They will stick to their commitment to the Kyoto Protocol, say members of the European Union. They voiced this determination after it began to seem Russia would not sign on, but here is what should be understood about that determination. It is purely rhetorical.
From the start, the Kyoto plan has been something of a European con game. For a variety of reasons, most of Europe would have to do far less to meet greenhouse-gas limits than would a compliant United States, which thought the plan over and decided to bow out. Now it turns out that all but two members of the 15-member European Union have failed to live up to their Kyoto goals this past year, as relatively painless as their goals were.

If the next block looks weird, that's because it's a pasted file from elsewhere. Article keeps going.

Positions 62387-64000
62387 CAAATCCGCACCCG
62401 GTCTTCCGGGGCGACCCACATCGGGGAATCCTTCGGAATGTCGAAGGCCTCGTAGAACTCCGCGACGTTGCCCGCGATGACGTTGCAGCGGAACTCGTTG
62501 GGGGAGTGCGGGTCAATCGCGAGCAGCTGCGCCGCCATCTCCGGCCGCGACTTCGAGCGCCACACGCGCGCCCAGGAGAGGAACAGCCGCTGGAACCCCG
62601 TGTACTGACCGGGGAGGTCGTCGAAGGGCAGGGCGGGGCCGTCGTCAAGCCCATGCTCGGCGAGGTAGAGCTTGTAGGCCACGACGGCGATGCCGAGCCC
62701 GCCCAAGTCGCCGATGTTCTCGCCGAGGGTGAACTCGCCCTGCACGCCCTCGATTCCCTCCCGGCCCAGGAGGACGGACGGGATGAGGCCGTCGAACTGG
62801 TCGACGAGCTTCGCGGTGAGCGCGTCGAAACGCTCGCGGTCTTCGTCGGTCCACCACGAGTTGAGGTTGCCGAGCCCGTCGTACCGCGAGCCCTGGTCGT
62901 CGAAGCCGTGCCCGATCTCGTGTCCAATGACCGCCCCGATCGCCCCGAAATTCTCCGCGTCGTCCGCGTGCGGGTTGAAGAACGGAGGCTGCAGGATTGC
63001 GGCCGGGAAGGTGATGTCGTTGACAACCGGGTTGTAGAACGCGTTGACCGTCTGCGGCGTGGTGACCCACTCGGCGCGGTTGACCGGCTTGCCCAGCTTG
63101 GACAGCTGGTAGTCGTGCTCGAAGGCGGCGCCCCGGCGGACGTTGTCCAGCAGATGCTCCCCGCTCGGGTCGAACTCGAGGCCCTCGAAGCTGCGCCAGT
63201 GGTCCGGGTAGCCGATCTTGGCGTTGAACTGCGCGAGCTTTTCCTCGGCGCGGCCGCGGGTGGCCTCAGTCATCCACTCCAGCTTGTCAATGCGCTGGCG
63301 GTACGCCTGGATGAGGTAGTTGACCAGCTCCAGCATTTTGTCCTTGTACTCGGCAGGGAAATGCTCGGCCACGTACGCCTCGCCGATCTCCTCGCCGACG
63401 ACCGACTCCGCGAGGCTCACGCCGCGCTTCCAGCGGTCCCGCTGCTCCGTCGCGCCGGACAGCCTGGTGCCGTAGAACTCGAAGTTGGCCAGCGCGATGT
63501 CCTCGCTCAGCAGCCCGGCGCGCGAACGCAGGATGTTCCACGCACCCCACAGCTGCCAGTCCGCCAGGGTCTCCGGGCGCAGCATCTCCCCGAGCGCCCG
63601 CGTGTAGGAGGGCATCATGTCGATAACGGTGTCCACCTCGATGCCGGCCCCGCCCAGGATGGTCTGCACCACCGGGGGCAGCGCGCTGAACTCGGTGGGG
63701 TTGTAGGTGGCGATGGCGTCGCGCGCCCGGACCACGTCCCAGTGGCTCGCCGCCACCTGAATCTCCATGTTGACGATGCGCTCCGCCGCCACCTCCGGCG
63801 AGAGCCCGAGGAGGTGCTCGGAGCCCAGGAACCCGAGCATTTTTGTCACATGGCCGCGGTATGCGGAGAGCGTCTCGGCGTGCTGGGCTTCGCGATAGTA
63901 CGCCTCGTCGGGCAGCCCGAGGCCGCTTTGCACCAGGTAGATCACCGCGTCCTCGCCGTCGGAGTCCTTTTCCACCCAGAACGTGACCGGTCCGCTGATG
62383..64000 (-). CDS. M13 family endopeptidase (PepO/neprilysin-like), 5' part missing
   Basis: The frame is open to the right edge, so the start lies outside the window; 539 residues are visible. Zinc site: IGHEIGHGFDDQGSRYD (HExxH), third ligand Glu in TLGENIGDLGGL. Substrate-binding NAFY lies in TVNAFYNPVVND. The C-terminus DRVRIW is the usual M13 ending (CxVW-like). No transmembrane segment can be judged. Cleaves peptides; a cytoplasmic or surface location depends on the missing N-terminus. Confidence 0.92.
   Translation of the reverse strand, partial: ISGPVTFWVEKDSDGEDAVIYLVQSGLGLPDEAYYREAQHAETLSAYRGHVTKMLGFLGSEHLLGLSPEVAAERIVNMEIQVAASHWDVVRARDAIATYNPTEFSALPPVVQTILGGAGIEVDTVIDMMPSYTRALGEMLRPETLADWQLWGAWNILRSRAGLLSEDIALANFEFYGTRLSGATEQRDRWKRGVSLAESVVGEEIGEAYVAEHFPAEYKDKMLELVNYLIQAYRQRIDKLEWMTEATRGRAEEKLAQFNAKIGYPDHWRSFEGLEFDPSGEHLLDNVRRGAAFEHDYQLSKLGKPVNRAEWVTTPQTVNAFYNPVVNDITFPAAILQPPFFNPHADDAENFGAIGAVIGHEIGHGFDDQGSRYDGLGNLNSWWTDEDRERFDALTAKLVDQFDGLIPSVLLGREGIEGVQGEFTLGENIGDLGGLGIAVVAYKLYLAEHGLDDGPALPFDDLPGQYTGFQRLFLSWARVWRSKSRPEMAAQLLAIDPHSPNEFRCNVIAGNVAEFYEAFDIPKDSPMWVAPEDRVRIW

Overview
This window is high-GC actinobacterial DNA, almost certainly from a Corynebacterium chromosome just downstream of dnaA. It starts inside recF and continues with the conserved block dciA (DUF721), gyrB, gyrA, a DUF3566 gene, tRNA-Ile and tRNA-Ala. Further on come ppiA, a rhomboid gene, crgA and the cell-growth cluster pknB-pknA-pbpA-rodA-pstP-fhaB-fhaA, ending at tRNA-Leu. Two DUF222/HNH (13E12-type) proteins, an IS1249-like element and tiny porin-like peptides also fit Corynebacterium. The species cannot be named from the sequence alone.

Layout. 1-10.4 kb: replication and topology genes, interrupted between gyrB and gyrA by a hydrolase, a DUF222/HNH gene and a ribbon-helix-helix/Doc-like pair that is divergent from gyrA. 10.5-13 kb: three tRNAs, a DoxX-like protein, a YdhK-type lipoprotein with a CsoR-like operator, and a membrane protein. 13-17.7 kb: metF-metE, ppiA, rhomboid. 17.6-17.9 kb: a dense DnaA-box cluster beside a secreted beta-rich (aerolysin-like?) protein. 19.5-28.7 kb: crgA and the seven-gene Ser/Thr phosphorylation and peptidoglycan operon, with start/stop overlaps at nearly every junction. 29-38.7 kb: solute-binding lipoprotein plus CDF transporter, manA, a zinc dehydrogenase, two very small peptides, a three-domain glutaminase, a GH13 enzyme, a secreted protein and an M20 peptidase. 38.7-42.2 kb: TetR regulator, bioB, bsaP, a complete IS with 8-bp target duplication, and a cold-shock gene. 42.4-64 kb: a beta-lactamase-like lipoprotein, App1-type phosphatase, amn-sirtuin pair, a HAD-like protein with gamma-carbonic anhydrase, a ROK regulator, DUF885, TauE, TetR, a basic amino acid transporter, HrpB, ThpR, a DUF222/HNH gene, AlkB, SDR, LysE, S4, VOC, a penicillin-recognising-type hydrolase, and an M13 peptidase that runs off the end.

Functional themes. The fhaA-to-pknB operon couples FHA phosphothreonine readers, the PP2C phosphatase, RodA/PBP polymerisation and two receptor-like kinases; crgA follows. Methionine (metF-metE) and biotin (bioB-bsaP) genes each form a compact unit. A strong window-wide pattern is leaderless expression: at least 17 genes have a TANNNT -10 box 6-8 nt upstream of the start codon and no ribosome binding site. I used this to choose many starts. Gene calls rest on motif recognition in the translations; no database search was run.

For the United States, the goals would not be painless. Meeting Kyoto objectives would require job-depriving damage to an economy that would then be less competitive with Europe, and to what end? No one seriously asserts that Kyoto would be more than a first step toward solving any warming problems, and meanwhile, the predictions that human-induced warming are leading the human race to catastrophe are suspect.
The Bush administration has taken fierce criticism for its refusal to embrace Kyoto, but the stance has appeared the appropriate one from the start, especially since the administration is also proceeding with research intended to provide more reliable answers.
Recently, Russian spokesmen made it sound that nation will not ratify the treaty unless it is drastically revised. That would seem the end of it, except for the hypocritical European rhetoric, a means of sounding righteous while dodging difficulty.